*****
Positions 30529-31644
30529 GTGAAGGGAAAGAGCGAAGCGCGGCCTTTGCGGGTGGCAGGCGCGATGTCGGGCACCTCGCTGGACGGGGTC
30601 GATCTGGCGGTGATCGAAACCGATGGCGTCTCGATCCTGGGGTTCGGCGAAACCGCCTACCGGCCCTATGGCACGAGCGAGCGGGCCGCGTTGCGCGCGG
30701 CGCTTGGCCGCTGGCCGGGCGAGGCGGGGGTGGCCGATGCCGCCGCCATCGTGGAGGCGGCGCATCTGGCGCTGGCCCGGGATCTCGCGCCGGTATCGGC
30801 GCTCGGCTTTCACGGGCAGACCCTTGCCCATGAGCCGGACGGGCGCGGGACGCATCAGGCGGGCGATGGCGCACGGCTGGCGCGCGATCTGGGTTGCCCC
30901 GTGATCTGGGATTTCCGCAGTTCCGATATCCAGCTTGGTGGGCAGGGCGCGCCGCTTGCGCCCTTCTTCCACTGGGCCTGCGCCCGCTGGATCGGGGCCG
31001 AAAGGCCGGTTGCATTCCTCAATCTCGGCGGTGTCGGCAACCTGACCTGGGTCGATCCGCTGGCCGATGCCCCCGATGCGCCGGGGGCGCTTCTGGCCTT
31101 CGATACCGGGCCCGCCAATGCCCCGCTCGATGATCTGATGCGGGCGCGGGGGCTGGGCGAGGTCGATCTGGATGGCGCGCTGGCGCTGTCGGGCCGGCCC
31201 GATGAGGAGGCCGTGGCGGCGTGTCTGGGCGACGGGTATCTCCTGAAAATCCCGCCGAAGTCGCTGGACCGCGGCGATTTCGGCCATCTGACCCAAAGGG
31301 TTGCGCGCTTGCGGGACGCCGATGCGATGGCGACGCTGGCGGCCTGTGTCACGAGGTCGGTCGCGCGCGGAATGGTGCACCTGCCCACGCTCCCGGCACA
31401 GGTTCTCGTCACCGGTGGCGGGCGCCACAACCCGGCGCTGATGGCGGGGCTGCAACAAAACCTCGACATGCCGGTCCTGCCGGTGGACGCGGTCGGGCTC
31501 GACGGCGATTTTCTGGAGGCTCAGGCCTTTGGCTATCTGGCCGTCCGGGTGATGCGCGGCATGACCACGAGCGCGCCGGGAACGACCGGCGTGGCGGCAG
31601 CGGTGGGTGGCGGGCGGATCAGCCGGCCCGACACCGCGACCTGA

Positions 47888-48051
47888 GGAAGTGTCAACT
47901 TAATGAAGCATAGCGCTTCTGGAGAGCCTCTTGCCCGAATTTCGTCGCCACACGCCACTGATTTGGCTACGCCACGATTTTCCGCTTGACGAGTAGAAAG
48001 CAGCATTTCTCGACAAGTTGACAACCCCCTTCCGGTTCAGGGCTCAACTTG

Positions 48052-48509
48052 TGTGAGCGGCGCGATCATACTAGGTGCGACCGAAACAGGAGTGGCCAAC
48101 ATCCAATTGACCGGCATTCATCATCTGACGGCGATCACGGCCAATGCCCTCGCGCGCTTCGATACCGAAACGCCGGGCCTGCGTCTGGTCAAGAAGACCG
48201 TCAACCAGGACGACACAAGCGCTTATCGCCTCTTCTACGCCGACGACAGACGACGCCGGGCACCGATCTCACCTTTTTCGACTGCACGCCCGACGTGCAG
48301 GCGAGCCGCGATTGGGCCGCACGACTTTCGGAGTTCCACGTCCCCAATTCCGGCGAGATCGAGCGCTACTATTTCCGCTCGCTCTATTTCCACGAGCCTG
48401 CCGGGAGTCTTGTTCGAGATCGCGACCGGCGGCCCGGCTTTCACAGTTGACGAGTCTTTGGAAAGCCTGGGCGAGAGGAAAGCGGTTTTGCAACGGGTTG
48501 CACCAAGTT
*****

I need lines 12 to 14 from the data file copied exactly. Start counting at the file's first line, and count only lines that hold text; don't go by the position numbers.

31501 GACGGCGATTTTCTGGAGGCTCAGGCCTTTGGCTATCTGGCCGTCCGGGTGATGCGCGGCATGACCACGAGCGCGCCGGGAACGACCGGCGTGGCGGCAG
31601 CGGTGGGTGGCGGGCGGATCAGCCGGCCCGACACCGCGACCTGA

Positions 47888-48051